- Last Updated on 08:07 AM 03/17/10
- BY Staff
School officials are eagerly awaiting the final figures on state funding for the Halifax County School System, according to Bill Covington, Halifax County Public Schools chief financial officer.
“The big rush statewide is to get the numbers from Richmond,” Covington said Tuesday. “We need to see line-by-line items to see what it will do to us.”
The General Assembly passed the $82 billion biennial state budget Sunday, one day after the scheduled adjournment date. The House of Delegates and State Senate had to deal with a historic state budget shortfall of $4.2 billion during this session of the General Assembly.
“The biggest issues that had to be resolved were how much money was going to be put into K-12 education and Medicare,” said Senator Frank Ruff.
The Virginia Department of Education takes the total state funding allocated for K-12 education and breaks it down into what each school division will receive from the state, Covington said.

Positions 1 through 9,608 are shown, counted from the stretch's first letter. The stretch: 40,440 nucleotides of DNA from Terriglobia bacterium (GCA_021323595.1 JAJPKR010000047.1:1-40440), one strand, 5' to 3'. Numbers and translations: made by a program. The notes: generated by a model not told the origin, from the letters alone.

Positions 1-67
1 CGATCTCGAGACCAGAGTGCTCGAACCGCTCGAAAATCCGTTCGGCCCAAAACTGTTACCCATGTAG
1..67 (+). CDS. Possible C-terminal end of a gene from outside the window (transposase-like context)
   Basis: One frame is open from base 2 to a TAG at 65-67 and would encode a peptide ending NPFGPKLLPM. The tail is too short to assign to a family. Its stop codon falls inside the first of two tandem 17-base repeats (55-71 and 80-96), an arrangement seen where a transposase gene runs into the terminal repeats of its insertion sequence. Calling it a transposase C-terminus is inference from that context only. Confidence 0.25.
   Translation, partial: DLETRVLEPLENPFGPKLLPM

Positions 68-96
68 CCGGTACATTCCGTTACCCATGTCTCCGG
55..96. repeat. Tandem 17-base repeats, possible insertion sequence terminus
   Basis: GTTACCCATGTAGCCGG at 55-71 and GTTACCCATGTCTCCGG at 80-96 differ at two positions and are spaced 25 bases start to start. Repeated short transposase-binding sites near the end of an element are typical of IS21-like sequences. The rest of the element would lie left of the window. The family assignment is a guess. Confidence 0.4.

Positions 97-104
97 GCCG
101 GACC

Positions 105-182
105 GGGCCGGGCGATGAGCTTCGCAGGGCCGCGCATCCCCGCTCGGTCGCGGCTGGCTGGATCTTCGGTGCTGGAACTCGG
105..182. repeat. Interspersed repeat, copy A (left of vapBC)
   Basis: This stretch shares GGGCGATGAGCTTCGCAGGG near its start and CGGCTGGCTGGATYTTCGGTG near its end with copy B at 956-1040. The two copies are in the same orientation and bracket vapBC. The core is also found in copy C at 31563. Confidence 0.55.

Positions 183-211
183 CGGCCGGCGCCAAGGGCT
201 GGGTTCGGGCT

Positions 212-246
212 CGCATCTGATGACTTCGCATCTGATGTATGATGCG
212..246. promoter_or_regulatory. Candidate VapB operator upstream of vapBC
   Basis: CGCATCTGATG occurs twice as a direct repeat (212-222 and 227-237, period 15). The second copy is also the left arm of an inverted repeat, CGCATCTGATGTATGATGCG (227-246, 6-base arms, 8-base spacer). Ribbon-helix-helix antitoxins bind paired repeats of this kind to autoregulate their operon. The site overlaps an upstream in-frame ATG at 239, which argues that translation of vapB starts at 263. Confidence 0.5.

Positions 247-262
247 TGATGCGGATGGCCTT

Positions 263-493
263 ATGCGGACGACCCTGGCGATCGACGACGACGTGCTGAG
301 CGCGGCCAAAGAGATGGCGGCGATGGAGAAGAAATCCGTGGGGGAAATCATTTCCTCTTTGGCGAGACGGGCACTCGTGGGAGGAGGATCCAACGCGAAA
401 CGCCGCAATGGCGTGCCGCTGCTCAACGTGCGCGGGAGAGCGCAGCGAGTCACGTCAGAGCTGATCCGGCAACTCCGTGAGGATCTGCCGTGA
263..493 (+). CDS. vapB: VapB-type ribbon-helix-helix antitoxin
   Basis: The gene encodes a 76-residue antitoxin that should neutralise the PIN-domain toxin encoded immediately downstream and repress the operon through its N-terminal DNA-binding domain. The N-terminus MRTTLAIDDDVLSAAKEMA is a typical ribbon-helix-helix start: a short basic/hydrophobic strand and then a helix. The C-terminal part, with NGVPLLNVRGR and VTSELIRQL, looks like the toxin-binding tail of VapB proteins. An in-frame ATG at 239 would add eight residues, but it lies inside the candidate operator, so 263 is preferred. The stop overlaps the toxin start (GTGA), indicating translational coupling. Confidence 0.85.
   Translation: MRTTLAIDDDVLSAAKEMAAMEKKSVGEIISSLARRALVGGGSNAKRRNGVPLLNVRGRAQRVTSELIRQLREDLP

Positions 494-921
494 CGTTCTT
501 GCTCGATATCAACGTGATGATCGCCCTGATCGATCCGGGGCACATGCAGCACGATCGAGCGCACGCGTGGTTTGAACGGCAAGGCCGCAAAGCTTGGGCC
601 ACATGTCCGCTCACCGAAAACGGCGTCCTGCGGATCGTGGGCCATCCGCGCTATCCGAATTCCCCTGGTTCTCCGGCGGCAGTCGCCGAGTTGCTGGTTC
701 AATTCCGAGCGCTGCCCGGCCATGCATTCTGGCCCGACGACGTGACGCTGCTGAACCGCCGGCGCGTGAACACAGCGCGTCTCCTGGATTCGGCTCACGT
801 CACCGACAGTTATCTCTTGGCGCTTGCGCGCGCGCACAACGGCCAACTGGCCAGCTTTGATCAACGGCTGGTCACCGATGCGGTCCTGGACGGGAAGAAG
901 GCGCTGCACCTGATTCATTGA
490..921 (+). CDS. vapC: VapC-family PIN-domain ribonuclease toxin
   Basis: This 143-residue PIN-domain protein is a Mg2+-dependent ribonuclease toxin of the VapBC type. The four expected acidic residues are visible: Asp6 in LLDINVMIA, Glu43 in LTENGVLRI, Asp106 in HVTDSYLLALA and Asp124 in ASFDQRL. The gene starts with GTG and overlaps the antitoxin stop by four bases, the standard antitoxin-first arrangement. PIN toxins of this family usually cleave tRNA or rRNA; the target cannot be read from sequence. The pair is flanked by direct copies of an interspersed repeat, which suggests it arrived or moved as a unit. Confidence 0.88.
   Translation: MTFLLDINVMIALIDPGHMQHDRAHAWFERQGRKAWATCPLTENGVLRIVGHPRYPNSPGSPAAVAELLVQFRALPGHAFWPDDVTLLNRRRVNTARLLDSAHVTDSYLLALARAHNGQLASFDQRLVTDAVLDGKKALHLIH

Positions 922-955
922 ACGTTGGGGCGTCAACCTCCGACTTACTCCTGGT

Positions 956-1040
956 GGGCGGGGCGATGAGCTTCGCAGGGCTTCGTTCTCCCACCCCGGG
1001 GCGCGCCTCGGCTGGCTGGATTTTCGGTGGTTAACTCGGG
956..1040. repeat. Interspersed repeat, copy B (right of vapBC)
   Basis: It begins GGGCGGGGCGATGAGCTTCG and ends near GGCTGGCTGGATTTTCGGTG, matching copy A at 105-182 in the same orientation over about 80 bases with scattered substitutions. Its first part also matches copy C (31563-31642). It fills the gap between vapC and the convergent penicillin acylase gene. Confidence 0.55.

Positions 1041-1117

“The DOE sends down information to all localities,” he said. “We don’t know when we’ll know what we can expect, but we should have it by the end of the week.”
Covington said he is especially interested in seeing the Virginia Retirement System (VRS) figures. “The state is using a lot of VRS funding to offset the lack of state funds,” Covington explained. “VRS figures will be an important part of this thing, and it will play a major role in our budget.”
Senator Ruff said the final state budget is closer to the one proposed by the senate than the house version.
“The education issue started with a $500 million difference between the house budget and the senate budget,” Ruff said. “In the end, it was settled closer to the Senate’s position. The house agreed to allot an additional $400 million into K-12, and we agreed to allocate $100 million less than the senate had earlier agreed upon.”
Covington said that should be a positive factor for public education in Virginia. “The final state budget is closer to the senate version, and that helps the state in terms of education,” he said.
“We’re pleased we will be closer to the better-case scenario, given the house version of the state budget compared to the senate version,” Covington said.
“We want to know how it will affect textbooks, the four-year-old program and other things,” he added. “We want to know how it will affect the whole picture.”
Citizens have the opportunity tonight to provide input to the Halifax County School Board during its budget deliberations. A public comment session will be held in the public meeting room of the Mary Bethune Office Complex beginning at 7 o’clock.